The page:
Emerging research in the fields of neuroscience and nutrition show that people who eat a diet of modern processed foods have increased levels of depression, anxiety, mood swings, hyperactivity, and a wide variety of other mental and emotional problems. One study found that adolescents with low-quality junk food diets are 79 percent more likely to suffer from depression. Another found that diets high in trans fats found in processed foods raised the risk of depression by 42 percent among adults over the course of approximately six years. And a huge study of women's diets by the Harvard School of Public health concluded that those whose diets contained the greatest number of healthy omega-3 fats (and the lowest levels of unhealthy omega-6s) were significantly less likely to suffer from depression. - Drew Ramsey, MD, Assistant Clinical Professor of Psychiatry, Columbia University and New York State Psychiatric Institute

Study in England Demonstrates Effects of Certain Types of Food on Mood

In a study of 200 people done in England for the mental health group known as Mind, participants were told to cut down on mood "stressors" they ate, while increasing the amount of mood "supporters." Stressors included sugar, caffeine, alcohol, and chocolate (more of that coming up). Supporters were water, vegetables, fruit, and oil-rich fish. Eighty-eight percent of the people who tried this reported improved mental health. Specifically, 26% said they had fewer mood swings, 26% had fewer panic attacks and anxiety, and 24% said they experienced less depression. - Star Lawrence, author of Food to Balance Your Mood, reviewed by Michael W. Smith, M.D.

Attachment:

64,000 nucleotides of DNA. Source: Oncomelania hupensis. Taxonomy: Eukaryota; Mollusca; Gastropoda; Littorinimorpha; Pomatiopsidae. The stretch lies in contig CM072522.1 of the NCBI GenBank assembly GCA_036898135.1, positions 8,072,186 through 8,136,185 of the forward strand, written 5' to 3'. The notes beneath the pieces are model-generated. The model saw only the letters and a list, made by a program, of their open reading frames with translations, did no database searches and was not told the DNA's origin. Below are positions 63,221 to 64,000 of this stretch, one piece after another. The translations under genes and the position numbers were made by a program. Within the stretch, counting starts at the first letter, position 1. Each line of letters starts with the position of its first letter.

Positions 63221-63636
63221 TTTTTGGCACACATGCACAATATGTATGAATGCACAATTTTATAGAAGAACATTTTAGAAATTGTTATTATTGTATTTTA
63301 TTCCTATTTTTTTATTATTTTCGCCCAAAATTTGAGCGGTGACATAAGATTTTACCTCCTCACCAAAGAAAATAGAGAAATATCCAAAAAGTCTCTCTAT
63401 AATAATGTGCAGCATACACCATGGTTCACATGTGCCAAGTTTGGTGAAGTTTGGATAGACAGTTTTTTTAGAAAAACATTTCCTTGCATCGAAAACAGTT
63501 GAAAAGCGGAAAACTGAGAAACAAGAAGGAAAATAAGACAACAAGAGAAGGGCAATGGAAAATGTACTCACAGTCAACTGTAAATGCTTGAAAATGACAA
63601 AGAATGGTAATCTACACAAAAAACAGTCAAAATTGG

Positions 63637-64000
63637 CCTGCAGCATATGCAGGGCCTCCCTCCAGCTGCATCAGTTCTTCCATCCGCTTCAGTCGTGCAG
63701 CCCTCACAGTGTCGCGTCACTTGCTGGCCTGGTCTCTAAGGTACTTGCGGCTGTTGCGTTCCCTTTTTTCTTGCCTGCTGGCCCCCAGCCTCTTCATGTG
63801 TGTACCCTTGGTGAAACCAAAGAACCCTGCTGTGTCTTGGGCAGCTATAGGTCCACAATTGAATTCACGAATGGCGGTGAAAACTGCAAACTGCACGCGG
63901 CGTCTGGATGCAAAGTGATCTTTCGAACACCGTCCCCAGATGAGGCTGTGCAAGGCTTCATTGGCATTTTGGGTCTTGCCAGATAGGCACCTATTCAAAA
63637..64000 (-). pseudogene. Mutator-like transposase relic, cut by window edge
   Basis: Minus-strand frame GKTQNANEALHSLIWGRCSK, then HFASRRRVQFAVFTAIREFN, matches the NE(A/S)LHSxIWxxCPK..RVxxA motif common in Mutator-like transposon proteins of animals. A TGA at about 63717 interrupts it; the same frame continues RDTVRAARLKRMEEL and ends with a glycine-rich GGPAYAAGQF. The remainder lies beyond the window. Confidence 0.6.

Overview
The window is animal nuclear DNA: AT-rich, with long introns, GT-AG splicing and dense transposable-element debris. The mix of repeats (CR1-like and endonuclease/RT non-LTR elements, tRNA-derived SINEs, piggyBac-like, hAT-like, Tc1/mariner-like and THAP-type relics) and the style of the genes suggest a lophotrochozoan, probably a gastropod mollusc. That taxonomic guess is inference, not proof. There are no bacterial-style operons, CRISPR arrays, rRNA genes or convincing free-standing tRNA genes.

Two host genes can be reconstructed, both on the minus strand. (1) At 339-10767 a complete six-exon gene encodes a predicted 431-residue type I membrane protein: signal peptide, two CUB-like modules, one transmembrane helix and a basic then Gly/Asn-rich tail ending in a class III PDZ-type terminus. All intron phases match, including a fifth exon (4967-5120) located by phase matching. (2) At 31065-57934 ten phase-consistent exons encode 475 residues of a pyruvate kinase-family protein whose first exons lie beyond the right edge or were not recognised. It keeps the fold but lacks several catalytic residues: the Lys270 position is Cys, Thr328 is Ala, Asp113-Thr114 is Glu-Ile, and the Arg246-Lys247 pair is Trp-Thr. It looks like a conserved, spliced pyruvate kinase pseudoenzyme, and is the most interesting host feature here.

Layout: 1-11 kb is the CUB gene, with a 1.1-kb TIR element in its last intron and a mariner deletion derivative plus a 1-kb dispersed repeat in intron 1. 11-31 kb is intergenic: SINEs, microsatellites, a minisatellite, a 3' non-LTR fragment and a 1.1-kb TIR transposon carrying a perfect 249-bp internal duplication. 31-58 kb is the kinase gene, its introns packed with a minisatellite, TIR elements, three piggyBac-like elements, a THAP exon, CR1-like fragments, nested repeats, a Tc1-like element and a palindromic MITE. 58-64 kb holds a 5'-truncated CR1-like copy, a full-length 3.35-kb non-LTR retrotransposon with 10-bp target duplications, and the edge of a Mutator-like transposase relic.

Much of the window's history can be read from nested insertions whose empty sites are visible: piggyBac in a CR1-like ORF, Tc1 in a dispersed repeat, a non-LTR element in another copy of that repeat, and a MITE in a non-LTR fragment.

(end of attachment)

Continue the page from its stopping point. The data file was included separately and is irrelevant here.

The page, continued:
Mood Food Effects are Immediate

"Most people understand the link between what they eat and their physical health. But the link between what you eat and your mood, your energy, how you sleep, and how well you think is much more immediate. What you eat or don't eat for breakfast will have at least a subtle effect by mid-afternoon, and what you're eating all day will have a huge  impact today and down the road." - Elizabeth Somer, Registered Dietician, Author of Eat Your Way to Happiness

Mood Food Examples You May Not Know About

"...when you eat fruits, starchy vegetables and whole grains throughout the day you keep your body fueled and your blood sugar level on an even keel. And you're getting vitamins, minerals, antioxidants and phytonutrients. Combining carbohydrates and proteins enhances the availability of serotonin in your brain. Serotonin is a neurotransmitter said to have a calming effect and to play a role in sleep. In addition, simply knowing you are taking care of yourself can boost your mood. And we're all familiar with the power of comfort foods. For example, drinking a glass of milk before bedtime can trigger a comforting memory of your childhood."  - Jennifer Nelson, M.S., RD.and Katherine Zeratsky, RD